Unfortunately, our management company said that due to liabilities we
could not form a safety committee. I realize this is a touchy subject,
but would greatly appreciate any light you could shed on this matter.
I have great respect for mangers and management companies but legal
advice is not a service they should be offering. Attorneys are generally
better at that sort of thing.
Vagrants. More than 20% of
the nation’s homeless live in California. Despite all the social
spending from Sacramento (or because of it), the problem seems to be
getting worse. In recent years, California has seen a dramatic increase
in property crimes while Texas, Illinois, New York and Florida have seen
decreases. As a result, many California cities have been adopting
ordinances against sleeping in cars, camping in public places,
panhandling, and urinating in public.
The ordinances are only as good as the enforcement. In addition to
appealing to the police for help, associations should tighten their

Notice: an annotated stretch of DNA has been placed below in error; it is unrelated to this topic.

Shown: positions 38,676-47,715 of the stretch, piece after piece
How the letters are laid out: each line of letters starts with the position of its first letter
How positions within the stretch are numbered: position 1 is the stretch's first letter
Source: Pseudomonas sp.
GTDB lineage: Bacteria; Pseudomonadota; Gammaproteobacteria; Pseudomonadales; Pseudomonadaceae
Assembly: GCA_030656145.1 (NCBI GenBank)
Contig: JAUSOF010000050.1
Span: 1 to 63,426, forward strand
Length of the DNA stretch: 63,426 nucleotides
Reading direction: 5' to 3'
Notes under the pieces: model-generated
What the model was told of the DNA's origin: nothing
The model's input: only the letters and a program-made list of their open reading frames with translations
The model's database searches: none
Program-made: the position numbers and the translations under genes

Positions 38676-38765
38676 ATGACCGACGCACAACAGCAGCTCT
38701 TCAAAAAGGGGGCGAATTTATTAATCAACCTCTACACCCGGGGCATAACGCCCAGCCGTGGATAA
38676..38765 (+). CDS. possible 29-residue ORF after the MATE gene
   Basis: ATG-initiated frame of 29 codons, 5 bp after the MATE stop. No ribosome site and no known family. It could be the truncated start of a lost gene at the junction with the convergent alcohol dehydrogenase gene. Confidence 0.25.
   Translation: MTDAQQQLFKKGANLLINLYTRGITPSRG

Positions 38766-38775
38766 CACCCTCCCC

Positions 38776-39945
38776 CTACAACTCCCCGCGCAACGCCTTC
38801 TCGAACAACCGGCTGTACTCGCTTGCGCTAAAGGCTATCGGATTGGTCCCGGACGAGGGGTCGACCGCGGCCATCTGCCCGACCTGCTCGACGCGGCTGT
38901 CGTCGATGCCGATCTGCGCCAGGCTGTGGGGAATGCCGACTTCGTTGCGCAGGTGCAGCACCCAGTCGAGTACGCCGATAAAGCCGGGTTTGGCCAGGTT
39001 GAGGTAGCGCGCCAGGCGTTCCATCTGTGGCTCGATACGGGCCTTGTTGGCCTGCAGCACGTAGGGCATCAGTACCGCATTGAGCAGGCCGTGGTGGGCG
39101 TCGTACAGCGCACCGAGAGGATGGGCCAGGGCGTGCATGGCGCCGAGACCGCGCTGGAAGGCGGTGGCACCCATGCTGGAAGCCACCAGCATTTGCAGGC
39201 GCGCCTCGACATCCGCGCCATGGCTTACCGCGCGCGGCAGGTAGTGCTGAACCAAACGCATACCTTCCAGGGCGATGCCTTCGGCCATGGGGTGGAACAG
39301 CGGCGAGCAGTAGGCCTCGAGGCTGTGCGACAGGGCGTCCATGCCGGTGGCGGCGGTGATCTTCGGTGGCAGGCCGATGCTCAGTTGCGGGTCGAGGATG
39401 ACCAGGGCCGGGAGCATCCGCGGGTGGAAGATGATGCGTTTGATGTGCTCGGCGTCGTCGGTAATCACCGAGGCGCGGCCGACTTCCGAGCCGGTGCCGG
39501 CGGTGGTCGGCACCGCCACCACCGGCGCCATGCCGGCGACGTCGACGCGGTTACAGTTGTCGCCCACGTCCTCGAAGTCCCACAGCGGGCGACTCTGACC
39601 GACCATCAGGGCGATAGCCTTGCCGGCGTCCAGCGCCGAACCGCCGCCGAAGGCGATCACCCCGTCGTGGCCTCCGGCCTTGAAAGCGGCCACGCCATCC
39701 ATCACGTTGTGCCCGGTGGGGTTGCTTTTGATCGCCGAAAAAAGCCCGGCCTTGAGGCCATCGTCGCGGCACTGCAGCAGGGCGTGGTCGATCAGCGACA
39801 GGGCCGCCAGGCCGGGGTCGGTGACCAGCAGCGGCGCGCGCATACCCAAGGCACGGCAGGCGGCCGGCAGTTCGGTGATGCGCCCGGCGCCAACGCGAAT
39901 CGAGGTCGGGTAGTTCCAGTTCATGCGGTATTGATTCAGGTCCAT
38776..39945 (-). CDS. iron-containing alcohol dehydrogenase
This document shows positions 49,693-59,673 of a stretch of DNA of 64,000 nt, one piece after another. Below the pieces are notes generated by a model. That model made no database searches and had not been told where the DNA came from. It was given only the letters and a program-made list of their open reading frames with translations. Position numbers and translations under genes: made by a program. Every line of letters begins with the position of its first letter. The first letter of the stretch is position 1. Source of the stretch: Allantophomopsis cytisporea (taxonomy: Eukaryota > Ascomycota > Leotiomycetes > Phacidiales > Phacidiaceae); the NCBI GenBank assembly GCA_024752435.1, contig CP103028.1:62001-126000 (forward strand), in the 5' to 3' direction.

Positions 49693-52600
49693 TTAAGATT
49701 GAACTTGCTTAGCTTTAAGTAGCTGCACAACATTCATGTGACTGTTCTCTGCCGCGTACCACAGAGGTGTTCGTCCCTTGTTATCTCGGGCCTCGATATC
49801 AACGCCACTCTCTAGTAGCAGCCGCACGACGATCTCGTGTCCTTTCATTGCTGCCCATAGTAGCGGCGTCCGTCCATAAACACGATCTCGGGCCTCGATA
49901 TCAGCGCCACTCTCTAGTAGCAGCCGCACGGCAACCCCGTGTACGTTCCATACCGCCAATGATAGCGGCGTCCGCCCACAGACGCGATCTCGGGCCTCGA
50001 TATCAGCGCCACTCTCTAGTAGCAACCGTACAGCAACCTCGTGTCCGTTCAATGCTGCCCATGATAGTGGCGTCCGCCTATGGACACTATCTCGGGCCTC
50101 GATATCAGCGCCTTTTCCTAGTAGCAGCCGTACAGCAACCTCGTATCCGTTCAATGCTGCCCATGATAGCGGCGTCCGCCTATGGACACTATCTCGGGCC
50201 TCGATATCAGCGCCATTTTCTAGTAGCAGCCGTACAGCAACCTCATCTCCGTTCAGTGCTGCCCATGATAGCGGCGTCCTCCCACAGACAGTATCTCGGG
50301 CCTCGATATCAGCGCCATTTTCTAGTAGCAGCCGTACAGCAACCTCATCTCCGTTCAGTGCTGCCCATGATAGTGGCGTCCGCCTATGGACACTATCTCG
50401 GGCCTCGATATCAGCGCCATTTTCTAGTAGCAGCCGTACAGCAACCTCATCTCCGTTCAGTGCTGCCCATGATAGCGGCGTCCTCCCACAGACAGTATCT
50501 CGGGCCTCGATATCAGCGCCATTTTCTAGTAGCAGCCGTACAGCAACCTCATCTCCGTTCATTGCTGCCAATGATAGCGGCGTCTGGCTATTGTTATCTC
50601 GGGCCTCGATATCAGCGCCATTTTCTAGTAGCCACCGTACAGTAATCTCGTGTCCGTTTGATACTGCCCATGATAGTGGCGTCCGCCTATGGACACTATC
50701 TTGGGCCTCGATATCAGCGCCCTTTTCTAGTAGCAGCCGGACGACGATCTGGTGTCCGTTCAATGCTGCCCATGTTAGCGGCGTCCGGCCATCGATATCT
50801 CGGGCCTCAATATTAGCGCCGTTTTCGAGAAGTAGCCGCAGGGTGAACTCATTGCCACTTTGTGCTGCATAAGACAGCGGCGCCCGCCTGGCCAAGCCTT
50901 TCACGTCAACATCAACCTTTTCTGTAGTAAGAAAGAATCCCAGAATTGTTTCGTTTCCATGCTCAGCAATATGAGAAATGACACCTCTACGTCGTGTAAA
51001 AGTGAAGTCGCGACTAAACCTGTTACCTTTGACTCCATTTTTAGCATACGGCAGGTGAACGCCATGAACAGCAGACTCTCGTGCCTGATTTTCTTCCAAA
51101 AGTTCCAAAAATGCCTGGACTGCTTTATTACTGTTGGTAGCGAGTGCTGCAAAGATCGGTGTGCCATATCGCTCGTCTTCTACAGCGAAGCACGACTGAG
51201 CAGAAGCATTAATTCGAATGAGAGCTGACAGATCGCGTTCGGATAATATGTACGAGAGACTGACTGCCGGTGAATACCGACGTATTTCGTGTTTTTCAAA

security policies and procedures. Many think that forming a safety
committee creates unacceptable levels of liability for the
association--I disagree. An unsafe community where the board does
nothing creates more liability than forming a committee that makes
Your association's D&O insurance typically covers committees of the
board. A safety committee can inventory potential problems and make
recommendations regarding lighting, security cameras, and so on.
Provided the board acts on those recommendations, it makes the community
safer and protects the association from potential litigation. Where
HOAs run into problems is when they arm their committees. You may have
trouble getting D&O insurance if you arm your volunteers with 45
caliber hand guns.